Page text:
Dollar rises amidst global financial crisis

September 23, 2008
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, LONDON, September 23 – The dollar rose against the euro and yen on Tuesday as traders awaited more details on a US government plan to buy mortgage-related assets at the root of a global financial crisis, dealers said.

Federal Reserve Chairman Ben Bernanke and Treasury Secretary Henry Paulson were to address US Congress on Tuesday, hoping to convince lawmakers to back a government offer of 700 billion dollars to fight a global financial crisis.

Christopher Cox, head of the Securities and Exchange Commission — the US financial watchdog — was also scheduled to take part in the proceedings.

The European single currency fell to 1.4704 dollars from 1.4796 in New York late on Monday.

Against the Japanese currency, the dollar rose to 105.78 yen from 105.42 yen.

The dollar had taken a beating on Monday, suffering its worst single-day decline ever against the euro, as concerns grew that the US government rescue plan for the banking system would further burden US finances.

"The main event today is the appearance of Fed Chairman Bernanke, Treasury Secretary Paulson, and SEC Chairman Cox, before the Senate Banking Committee on the government\’s takeover of (mortgage lenders) Fannie Mae and Freddie Mac, recent credit market turmoil, and the government\’s rescue plan," said Barclays Capital foreign exchange analyst David Woo.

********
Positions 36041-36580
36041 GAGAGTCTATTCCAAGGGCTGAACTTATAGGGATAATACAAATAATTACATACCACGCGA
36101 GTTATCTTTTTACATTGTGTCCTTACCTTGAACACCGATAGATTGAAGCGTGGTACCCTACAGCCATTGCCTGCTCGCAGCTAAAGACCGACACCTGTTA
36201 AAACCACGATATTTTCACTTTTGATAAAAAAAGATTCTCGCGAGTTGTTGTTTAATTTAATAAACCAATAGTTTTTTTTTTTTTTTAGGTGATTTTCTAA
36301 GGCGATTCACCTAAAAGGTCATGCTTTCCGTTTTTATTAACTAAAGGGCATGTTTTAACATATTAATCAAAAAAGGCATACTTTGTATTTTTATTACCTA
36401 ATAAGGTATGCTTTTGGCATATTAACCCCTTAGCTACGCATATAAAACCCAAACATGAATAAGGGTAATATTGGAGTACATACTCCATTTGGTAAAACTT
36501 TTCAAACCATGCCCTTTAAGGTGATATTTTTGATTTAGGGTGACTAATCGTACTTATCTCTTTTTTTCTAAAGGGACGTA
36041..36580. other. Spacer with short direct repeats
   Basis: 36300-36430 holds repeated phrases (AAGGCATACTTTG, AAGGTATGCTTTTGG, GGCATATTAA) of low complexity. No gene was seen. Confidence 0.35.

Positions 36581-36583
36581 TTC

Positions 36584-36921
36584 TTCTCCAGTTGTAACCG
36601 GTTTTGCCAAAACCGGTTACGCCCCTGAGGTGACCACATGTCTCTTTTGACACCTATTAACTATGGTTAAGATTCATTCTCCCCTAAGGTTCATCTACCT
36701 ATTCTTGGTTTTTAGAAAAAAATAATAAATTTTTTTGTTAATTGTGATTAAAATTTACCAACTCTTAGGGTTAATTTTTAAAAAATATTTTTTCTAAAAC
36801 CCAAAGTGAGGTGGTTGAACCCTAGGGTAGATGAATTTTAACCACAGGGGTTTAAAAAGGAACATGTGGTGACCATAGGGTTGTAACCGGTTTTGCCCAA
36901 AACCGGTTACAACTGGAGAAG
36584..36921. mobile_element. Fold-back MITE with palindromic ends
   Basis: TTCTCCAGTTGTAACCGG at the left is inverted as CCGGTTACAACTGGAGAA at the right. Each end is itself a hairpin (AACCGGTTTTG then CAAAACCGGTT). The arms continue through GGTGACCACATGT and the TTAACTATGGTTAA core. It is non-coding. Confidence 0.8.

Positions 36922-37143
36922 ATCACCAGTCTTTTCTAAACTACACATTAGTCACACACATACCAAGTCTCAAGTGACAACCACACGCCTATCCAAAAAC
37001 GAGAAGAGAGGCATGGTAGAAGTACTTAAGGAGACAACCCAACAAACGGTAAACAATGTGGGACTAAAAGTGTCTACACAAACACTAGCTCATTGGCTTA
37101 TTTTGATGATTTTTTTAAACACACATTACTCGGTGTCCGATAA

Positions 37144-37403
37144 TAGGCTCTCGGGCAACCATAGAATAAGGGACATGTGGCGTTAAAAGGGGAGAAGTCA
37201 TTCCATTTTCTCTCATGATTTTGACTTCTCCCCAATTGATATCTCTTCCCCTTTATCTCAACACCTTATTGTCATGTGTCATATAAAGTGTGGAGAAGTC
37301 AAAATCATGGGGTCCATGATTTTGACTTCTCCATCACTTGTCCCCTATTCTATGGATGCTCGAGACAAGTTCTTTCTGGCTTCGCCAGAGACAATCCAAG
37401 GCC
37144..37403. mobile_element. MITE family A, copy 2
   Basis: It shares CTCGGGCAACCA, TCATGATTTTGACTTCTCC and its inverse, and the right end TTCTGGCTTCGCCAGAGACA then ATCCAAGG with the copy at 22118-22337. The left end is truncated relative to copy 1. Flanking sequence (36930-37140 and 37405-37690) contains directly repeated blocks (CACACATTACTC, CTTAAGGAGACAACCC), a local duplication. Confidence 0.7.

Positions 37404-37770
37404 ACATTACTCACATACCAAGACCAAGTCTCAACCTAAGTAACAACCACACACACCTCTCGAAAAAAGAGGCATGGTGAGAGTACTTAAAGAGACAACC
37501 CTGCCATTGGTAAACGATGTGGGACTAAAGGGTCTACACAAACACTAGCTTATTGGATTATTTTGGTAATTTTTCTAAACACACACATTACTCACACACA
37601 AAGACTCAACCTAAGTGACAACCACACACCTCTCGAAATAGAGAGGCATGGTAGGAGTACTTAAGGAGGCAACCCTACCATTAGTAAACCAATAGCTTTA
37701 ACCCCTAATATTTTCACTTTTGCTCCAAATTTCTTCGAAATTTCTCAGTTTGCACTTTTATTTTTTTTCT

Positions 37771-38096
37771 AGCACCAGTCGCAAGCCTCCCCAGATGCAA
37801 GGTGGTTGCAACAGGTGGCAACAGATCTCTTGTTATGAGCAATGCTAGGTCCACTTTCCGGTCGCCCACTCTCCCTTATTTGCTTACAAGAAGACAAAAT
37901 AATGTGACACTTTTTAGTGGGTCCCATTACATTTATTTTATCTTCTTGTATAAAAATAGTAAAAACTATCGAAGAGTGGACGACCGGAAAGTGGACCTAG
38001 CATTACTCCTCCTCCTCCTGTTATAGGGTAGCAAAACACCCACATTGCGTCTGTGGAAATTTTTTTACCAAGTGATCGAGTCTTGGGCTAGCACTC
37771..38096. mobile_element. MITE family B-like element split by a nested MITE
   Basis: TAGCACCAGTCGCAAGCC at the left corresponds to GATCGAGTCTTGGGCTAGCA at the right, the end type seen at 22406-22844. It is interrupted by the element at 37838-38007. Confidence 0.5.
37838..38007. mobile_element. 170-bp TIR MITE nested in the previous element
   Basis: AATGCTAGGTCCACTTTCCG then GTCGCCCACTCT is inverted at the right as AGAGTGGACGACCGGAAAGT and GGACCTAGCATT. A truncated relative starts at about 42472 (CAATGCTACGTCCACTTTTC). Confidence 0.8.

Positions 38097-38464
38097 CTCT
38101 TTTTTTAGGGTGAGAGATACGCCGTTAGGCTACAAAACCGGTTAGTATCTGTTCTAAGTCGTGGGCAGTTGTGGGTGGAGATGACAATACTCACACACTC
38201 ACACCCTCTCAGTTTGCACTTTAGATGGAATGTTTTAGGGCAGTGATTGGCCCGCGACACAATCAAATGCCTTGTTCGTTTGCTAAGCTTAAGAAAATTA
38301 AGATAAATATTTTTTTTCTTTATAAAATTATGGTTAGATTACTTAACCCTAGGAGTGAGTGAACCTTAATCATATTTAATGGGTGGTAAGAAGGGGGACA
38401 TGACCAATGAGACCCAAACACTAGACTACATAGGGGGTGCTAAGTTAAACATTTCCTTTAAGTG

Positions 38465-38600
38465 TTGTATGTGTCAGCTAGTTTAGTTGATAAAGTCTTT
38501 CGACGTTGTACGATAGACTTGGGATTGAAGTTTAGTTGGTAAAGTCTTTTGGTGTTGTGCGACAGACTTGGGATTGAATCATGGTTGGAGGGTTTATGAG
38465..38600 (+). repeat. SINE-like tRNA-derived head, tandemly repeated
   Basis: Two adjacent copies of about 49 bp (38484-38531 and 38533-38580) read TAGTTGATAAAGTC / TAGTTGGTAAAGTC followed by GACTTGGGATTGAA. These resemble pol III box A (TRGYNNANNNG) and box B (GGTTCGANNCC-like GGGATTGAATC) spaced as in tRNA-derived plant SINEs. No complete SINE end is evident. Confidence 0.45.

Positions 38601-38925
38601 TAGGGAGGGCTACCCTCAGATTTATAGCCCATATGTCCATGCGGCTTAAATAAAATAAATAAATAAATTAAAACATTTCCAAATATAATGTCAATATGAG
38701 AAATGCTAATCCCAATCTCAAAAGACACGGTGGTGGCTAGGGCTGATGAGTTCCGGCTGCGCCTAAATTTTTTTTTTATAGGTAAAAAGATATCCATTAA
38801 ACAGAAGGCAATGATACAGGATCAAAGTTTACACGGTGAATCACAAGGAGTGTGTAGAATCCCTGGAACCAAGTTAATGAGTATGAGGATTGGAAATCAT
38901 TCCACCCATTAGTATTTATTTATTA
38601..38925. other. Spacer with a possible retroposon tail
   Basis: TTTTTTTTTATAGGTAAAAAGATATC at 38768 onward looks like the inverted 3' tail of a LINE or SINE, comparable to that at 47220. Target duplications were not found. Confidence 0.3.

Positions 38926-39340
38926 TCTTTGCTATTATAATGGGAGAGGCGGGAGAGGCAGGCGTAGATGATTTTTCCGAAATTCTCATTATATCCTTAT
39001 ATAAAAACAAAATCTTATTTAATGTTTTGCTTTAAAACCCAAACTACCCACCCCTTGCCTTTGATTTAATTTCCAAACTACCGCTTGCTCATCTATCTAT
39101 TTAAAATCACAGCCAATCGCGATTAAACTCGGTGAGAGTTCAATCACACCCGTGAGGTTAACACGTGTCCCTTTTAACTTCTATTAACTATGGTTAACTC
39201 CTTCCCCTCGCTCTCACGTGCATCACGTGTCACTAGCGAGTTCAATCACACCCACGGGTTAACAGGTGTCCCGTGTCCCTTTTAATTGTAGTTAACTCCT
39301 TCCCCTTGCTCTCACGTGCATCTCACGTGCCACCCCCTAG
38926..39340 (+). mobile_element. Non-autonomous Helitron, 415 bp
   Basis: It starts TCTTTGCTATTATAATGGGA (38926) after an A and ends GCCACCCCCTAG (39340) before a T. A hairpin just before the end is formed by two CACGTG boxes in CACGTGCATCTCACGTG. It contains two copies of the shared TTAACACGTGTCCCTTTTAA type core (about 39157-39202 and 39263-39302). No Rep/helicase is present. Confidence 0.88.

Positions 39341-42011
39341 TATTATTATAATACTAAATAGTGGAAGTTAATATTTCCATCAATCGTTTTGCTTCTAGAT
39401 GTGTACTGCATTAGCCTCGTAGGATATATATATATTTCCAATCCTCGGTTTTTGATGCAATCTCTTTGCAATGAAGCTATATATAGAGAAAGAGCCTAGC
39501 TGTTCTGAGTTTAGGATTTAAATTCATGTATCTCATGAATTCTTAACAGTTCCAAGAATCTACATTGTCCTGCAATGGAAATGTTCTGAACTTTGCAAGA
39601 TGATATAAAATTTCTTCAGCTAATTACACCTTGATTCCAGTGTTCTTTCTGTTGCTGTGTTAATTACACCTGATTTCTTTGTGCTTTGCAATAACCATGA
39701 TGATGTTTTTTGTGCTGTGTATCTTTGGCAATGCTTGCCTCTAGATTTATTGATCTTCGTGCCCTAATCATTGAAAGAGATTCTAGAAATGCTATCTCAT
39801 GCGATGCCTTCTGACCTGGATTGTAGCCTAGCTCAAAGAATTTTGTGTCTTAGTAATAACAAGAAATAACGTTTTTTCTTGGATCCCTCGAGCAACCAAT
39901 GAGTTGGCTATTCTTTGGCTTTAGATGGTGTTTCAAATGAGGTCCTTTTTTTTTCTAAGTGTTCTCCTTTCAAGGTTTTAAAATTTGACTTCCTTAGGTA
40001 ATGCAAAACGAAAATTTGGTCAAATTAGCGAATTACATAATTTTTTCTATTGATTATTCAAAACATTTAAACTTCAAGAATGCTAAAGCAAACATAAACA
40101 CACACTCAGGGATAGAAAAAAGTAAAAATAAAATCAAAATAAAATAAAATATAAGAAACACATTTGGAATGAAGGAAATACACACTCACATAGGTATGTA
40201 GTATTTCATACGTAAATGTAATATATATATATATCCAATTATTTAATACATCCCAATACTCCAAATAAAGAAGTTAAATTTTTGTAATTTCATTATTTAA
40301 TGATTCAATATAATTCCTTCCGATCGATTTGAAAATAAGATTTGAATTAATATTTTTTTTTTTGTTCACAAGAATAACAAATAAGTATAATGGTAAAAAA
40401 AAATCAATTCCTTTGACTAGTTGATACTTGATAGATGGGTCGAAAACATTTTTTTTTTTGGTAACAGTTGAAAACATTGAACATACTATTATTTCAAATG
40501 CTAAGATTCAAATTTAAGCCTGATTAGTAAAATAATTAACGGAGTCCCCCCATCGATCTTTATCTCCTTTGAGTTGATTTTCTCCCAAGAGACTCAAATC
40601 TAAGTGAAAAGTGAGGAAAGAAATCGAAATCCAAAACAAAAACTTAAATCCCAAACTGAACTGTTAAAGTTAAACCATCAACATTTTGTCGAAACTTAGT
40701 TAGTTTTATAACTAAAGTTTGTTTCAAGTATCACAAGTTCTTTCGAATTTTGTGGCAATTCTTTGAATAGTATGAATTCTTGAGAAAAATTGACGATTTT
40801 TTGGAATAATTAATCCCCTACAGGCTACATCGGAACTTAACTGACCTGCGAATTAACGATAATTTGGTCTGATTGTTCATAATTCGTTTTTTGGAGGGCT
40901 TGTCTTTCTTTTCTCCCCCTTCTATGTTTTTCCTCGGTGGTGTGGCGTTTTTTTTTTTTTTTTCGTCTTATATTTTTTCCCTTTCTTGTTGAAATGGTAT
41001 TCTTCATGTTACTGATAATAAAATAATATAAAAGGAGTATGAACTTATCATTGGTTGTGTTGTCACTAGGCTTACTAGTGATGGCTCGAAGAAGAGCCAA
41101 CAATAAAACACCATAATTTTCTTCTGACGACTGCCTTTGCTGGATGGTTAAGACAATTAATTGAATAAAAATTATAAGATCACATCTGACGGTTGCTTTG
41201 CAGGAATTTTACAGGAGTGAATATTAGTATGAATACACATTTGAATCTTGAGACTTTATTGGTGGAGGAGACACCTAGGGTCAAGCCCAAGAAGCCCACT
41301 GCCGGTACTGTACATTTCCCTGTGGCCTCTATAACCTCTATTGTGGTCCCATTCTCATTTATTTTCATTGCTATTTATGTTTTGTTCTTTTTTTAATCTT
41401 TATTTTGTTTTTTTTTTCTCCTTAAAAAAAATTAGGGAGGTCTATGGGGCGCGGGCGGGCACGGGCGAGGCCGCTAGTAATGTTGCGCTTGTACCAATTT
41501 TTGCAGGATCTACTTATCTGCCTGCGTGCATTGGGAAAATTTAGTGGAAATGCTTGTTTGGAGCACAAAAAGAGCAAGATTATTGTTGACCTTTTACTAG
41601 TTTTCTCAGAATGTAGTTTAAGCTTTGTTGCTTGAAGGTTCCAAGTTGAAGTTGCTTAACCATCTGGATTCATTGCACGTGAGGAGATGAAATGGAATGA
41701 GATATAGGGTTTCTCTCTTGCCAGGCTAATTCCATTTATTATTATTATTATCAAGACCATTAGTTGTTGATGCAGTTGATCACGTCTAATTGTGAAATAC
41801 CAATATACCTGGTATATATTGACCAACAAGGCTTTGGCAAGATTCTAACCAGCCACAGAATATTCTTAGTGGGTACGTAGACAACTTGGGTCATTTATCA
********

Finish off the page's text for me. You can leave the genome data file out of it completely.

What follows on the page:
"We look for Chairman Bernanke and Secretary Paulson to aggressively advocate for the proposed 700 billion-dollar proposal to purchase troubled assets.

"We expect them to paint a dire picture of recent financial market developments, and to indicate that the chance of the financial market turmoil leading to a deep recession is high if the proposed legislation is not passed quickly," added Woo.

Dealers said that some sections of the market were worried that financing the bailout may prove more difficult than expected and put pressure on the dollar, which might force the Fed to consider a rate hike to bolster the currency\’s attractiveness.

That would not sit well with expectations that US interest rates will be cut significantly to help the economy weather the financial turmoil.

Elsewhere, dealers on Tuesday reacted to news that business activity in the 15 nations sharing the euro slumped in September to the lowest level since just after the attacks on the United States in 2001, fuelling fresh recession fears.

The eurozone\’s purchasing managers\’ index (PMI), compiled by data and research group Markit, slid to 47.0 points in September from 48.2 in August, according to an initial estimate.

The drop, which brought the index to its lowest level since November 2001, fell short of an economists\’ estimate of 47.8.

In early London trading on Tuesday, the euro changed hands at 1.4704 dollars against 1.4796 late Monday, at 155.85 yen (155.97), 0.7954 pounds (0.7967) and 1.5948 Swiss francs (1.5877).

The dollar stood at 105.78 yen (105.42) and 1.0824 Swiss francs (1.0730).

The pound was at 1.8529 dollars (1.8568).

On the London Bullion Market, the price of gold climbed to 890.07 dollars an ounce from 889 dollars late Monday.

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